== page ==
Banned
Feb 10, 2010
789 posts
37 upvotes
will2009wpg wrote:
Jan 11th, 2011 2:47 pm
I decided to take matters into my own hands and email mint to see what they have to say about canadian banks position on use of their service. Response to follow when i get it.

"

Dear mint.com

I would really like to start using Mint.com, but I have some security concerns.

I'm willing to trust your site, but it seems my bank (and most banks in canada likely) doesn't feel the same way about it.

"As a TD Canada Trust Access Card Holder, you've agreed to not provide your confidential information to third parties. This would include divulging our password and Access Card number to Mint.com. So, this would include companies that try to aggregate your financial services under one roof.

We view the aggregation of services as a security issue and generally do not support it, so while you may be able to access your accounts initially, there will likely come a time when your information becomes blocked."


I am not willing to use mint.com if my financial institution views it as a security threat and a breach of my terms of service with them.

My main concern is that if there were a security breach on any of my accounts, even if mint.com was not connected in any way, my bank would point to the fact that I gave my information to a 3rd party as breach of my agreement and blame me for it.

What steps is mint.com taking to coordinate with canadian financial institutions so that canadians can use the site without fear of reprisal from our banks?


You can tell me how safe mint is all day, I will NOT use your site if my bank specifically tells me that it is a security breach and violation of my terms with them.

This is a very serious issue that mint needs to address.

Thank you,

"

Pathetic response from Mint:

"Hello William,


Thank you for your email expressing your concerns, we take the safety and security of our users financial information very seriously.

It is our understanding that the sentiment you share below from TD Canada is commonly shared amongst financial institutions in Canada, and it will really be up to you decide.

If you haven’t already, I’d suggest you visit our site to read more about how Mint.com keeps your financial data Safe & Secure. You can find that information here: http://www.mint.com/features/security/

Please let me know if you have any additional questions.

"
Jr. Member
Mar 9, 2010
180 posts
Halifax
Im not disagreeing with the potential security problems, but I wonder how many banks are pissed that people wont be using their banks website as often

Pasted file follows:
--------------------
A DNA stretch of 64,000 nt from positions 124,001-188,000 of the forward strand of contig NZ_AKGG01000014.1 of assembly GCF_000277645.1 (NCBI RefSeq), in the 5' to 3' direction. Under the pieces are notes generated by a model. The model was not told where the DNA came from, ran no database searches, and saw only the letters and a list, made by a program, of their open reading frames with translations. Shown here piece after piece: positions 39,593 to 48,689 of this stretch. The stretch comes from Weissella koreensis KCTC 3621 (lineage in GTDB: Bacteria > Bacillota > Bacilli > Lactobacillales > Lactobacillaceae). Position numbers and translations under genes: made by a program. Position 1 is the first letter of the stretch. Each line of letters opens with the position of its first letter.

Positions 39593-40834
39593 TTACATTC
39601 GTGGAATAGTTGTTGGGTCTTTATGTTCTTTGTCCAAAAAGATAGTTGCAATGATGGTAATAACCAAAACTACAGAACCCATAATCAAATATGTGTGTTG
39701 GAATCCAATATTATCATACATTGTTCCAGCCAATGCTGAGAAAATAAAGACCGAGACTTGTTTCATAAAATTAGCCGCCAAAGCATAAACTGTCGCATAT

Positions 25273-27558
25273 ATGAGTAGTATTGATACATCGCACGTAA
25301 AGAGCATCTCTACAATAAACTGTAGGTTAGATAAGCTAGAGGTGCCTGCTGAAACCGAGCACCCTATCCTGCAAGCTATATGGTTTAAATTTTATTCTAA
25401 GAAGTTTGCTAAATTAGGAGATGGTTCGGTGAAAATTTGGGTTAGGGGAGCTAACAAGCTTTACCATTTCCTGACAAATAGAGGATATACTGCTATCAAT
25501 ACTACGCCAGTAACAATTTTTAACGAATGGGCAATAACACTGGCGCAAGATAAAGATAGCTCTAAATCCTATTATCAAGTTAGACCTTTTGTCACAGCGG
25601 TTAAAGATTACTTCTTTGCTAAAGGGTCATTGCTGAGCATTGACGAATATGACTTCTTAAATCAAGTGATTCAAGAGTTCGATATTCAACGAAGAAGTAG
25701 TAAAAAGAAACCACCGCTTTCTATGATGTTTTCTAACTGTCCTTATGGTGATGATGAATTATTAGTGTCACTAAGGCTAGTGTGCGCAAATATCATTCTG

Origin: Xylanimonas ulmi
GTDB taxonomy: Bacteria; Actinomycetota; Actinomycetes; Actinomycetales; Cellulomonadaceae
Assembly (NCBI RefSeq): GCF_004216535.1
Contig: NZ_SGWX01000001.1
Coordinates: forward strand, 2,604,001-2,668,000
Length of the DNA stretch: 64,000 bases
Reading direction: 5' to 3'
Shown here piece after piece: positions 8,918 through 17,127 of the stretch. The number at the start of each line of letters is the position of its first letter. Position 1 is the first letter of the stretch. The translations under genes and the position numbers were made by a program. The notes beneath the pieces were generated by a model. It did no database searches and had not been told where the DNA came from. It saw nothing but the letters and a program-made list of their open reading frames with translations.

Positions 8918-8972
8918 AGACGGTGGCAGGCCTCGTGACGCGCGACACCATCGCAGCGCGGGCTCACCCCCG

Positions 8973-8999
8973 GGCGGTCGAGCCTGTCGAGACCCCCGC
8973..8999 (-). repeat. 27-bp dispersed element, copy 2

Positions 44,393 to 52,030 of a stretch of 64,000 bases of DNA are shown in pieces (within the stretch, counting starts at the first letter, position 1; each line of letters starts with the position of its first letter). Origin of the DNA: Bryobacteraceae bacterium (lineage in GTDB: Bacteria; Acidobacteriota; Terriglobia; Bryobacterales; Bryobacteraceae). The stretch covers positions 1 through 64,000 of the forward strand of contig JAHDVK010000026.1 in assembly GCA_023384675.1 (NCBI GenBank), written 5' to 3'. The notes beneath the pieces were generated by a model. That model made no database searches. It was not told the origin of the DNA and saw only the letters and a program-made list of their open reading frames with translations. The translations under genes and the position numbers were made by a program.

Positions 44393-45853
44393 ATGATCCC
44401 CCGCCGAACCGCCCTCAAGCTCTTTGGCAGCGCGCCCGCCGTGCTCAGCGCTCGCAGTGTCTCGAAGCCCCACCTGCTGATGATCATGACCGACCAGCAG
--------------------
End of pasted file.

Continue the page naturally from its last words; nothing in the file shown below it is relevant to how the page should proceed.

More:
They use their websites to sell new or different products so they would be against anything that steers customers away from it.

Mint also highlights/flags banking fees that Im sure the banks dont want attention drawn to. And then with mint searching for better deals its no wonder the banks dont like Mint at all.
Banned
Feb 10, 2010
789 posts
37 upvotes
nuclearjack wrote:
Jan 14th, 2011 8:02 am
Im not disagreeing with the potential security problems, but I wonder how many banks are pissed that people wont be using their banks website as often

They use their websites to sell new or different products so they would be against anything that steers customers away from it.

Mint also highlights/flags banking fees that Im sure the banks dont want attention drawn to. And then with mint searching for better deals its no wonder the banks dont like Mint at all.

Oh sure, the banks are definitely out for themselves.

You still need to use your banks website to actually do anything though. And your bank is the one who can bring consequences down on you for using mint if they really want to.
Sr. Member
Mar 17, 2008
581 posts
140 upvotes
Ally.ca is now supported but it's not working correctly for me, there is a very weird bug:

I have always received my direct deposit pay in Ally and when Mint started to work for most Canadian banks (but not Ally.ca), I started to transfer it entirely to my PCF account for Mint to take that amount as my Income.

Ally.ca
(1234.56) $ --> to PCF
+1234.56 $ --> from employer

but here's what shows up in Mint:
[MINT]
[ALLY]
+123.56 $ --> "Internet transfer to CANADIAN IMPERIAL BANK OF COMMERCE HISA account XXXXXXX1234"
+1234.56 $ --> DIRECT DEPOSIT PAY "From BLAHBLAHBLAH~ Future Amount: 1234.56 ~ Tran: ACHSD"

+789.12 $ --> "Internet transfer to CANADIAN IMPERIAL BANK OF COMMERCE HISA account XXXXXXX1234"
+7890.12 $ --> DIRECT DEPOSIT PAY "From BLAHBLAHBLAH~ Future Amount: 7890.12 ~ Tran: ACHSD"

+345.78 $ --> "Internet transfer to CANADIAN IMPERIAL BANK OF COMMERCE HISA account XXXXXXX1234"